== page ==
Sport is an important part of my story for another reason. I used it to reach out for support in an almost covert way, by first seeing a sports psychologist, and using this connection to address other things. I was diagnosed with depression at this stage, which for me was honestly a relief. Here was a guy saying to me that what I was feeling was real and valid. This came with a realisation that things could be better, which had an immediate positive effect. When I was in my darkest days it wasn’t just not being able to get out of bed, or even the persistent numbing of any positive feelings that I struggled with; it was the belief that there was no hope to get better, that I was doomed to feel awful for the rest of my life. The validation of my experience helped me see with greater clarity the problems I was having, but more importantly gave me license to try to make things better. I struggled for a long time before I got help, and I wish someone would have told me that what I was feeling meant something, before I got to this stage. Before this, my inner voice would tell me I was probably just fine – or worse – that it was normal to be unhappy. Seeing a psychologist helped me to explore and learn about myself, forming strategies to move forward. However, it was still up to me to make the changes in my life.
Mental health issues continued to touch those around me and I struggle now to think of anyone close to me that hasn’t suffered in some way. It hasn’t gone away for me and my friends, I’ve come to conclude that challenges surrounding mental health are part of being human. Maybe because we thought we were tough. Maybe we thought it wasn’t really a big deal. Maybe it really does take courage to speak up. Whatever it was, we always found it hard to reach out and accept help from the support that was always there. I can only speak for myself when I say I’m getting better at it.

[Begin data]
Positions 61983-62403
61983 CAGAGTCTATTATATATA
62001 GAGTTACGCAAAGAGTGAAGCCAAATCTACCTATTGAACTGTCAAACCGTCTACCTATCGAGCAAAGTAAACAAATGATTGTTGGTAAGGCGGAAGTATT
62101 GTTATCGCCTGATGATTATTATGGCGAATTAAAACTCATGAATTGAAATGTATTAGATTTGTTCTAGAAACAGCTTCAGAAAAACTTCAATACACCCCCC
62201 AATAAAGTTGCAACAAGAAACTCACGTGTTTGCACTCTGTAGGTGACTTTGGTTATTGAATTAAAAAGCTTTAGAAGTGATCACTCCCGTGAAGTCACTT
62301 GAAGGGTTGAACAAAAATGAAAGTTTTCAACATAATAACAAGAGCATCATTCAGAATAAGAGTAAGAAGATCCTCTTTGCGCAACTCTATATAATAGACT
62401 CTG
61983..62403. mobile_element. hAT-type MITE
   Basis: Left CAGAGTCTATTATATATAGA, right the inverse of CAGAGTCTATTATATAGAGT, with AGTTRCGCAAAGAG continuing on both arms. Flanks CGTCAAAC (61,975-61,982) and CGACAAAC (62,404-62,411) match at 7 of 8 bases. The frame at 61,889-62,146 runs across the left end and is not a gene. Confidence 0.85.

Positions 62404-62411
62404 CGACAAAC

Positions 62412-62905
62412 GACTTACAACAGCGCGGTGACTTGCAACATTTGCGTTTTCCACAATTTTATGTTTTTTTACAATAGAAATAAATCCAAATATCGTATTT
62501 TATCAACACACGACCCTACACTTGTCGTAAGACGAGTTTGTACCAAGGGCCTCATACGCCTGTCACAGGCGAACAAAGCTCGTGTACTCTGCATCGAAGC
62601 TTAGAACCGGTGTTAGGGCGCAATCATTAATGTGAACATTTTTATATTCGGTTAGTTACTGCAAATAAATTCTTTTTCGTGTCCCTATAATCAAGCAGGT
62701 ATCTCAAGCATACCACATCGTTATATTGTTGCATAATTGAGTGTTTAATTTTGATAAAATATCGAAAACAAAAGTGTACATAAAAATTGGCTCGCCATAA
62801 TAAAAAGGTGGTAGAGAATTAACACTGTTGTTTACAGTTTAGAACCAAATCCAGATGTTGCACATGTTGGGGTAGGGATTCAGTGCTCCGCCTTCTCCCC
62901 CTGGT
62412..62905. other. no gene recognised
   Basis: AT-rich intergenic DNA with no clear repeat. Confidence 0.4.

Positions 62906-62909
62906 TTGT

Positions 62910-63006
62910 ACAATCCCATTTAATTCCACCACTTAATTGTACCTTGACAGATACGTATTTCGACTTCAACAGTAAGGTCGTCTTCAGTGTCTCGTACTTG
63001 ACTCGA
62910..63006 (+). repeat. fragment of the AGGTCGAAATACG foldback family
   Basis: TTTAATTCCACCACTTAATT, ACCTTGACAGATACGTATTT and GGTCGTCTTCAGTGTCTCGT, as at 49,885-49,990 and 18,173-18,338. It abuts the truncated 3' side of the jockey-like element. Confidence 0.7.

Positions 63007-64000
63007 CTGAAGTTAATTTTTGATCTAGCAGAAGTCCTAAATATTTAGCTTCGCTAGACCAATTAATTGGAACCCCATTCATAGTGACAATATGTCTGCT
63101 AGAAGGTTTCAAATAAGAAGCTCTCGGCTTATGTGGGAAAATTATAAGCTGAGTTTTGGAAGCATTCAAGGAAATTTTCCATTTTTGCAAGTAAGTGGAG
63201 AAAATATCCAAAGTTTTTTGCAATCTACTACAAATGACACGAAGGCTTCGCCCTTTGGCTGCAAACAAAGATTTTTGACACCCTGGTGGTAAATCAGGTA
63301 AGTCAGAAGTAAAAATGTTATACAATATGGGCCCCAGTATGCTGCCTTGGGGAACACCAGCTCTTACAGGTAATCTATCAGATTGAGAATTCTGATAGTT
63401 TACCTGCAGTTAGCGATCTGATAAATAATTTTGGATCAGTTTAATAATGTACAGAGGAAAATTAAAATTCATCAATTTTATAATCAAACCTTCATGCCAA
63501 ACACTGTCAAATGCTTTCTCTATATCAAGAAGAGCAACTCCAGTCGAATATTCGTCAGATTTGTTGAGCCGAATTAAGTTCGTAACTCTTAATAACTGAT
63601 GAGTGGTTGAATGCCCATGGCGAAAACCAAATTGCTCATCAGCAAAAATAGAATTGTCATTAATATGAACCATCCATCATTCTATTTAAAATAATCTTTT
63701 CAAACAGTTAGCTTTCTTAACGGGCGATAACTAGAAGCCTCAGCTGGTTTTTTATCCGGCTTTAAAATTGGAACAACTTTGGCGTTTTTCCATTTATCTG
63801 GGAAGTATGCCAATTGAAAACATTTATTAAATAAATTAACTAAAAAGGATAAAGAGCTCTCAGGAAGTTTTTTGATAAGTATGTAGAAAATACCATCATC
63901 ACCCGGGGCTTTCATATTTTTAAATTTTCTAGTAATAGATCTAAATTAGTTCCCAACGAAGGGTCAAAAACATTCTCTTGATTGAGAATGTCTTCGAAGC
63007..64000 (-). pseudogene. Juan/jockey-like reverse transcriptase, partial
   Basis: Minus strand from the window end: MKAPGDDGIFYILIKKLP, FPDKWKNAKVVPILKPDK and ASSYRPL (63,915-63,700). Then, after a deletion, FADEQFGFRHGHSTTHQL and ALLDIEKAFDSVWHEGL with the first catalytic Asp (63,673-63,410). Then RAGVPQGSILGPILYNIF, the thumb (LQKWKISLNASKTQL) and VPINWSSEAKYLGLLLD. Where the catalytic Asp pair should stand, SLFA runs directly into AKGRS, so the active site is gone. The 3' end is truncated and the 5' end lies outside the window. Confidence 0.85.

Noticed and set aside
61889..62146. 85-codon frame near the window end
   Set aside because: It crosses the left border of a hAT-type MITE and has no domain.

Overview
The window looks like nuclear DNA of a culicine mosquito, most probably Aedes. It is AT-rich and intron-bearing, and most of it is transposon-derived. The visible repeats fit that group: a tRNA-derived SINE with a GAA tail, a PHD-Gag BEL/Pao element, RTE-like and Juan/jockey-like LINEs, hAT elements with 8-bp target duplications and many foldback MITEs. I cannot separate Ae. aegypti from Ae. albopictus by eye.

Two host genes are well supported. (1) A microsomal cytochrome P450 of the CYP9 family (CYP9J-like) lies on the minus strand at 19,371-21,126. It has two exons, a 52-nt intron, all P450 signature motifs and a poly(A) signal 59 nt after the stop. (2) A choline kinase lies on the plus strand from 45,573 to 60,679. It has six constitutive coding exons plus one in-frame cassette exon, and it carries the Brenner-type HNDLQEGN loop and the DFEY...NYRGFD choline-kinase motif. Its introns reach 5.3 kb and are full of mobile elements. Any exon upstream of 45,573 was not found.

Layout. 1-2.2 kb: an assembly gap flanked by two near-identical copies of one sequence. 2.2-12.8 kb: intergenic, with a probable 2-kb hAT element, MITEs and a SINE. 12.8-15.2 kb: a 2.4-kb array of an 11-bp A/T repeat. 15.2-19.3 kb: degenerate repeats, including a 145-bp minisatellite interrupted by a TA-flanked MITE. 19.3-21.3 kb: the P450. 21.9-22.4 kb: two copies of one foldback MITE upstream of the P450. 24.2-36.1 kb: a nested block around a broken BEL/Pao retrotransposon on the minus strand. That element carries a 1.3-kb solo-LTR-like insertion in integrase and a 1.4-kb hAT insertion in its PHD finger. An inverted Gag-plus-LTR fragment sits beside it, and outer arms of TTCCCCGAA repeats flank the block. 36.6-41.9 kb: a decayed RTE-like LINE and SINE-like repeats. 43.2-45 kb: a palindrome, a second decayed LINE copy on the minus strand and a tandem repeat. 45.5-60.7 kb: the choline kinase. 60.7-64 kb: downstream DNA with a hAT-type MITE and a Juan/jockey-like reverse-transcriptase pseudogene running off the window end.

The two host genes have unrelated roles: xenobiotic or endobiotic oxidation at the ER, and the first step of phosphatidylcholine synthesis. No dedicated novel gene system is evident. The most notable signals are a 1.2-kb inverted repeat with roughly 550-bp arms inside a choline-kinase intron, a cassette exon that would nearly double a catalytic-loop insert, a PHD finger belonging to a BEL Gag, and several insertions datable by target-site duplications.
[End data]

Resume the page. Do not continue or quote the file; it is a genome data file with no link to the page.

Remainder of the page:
My story is one of grief and challenges, yet resilience. Some people I will never see again, some friends were less than perfect, and at times it was a battle against myself. What I do know, is that every single time I reached out for help the support was immense, providing me with the tools, knowledge and perspective I needed.
University has helped me too. I’m currently studying Psychology. It’s given me a sense of purpose that I was lacking, and an avenue to explore the goings on of the world. I’ve made great friends there, for which I’m eternally grateful. Music has always been a guiding light, and now as much as ever that is true, whether it be playing guitar or just listening. Now that I’ve spent some time away from the pressure cooker of trying to be the best at sport, I find it much more enjoyable, and it provides a healthy escape. Despite the challenges I faced through sport, it has taught me how helpful physical fitness is to my general happiness, and revealed a streak of stubbornness (or resilience even?) that helps me push through the tough times. I also meditate, usually doing so once every few days, or when I feel like I need to.
However, these are actions. If someone had said to me when I was depressed, “just get a hobby”, or “meditate”, I would have thought they were deluded. The truth for me is that whilst all these things help me maintain my own wellbeing now, the resilience I have built and the positivity I have worked to include in the way I look at the world is the real difference. Sometimes I get down, I get stressed, I get depressed, and I catch myself, working to maintain that positive outlook. The reward that I get back for this work is a life full of colour and positivity. It has not been the things I do, or achieve, but the purpose that I take to them that has changed my life. Part of what drives me is sharing this with you, and for that I am grateful.
Words by Adan Richards
Illustration by David Blaiklock